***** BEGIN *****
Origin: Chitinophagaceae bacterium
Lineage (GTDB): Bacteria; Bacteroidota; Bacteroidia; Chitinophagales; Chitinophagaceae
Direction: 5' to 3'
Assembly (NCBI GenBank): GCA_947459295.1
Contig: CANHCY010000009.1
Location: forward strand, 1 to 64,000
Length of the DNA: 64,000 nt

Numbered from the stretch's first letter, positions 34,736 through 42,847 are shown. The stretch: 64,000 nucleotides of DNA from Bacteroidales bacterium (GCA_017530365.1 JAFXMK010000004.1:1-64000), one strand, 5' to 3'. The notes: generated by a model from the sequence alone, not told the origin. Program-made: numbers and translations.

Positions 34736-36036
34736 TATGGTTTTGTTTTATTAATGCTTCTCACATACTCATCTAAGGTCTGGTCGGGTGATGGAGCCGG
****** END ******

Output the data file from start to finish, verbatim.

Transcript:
Origin: Chitinophagaceae bacterium
Lineage (GTDB): Bacteria; Bacteroidota; Bacteroidia; Chitinophagales; Chitinophagaceae
Direction: 5' to 3'
Assembly (NCBI GenBank): GCA_947459295.1
Contig: CANHCY010000009.1
Location: forward strand, 1 to 64,000
Length of the DNA: 64,000 nt

Numbered from the stretch's first letter, positions 34,736 through 42,847 are shown. The stretch: 64,000 nucleotides of DNA from Bacteroidales bacterium (GCA_017530365.1 JAFXMK010000004.1:1-64000), one strand, 5' to 3'. The notes: generated by a model from the sequence alone, not told the origin. Program-made: numbers and translations.

Positions 34736-36036
34736 TATGGTTTTGTTTTATTAATGCTTCTCACATACTCATCTAAGGTCTGGTCGGGTGATGGAGCCGG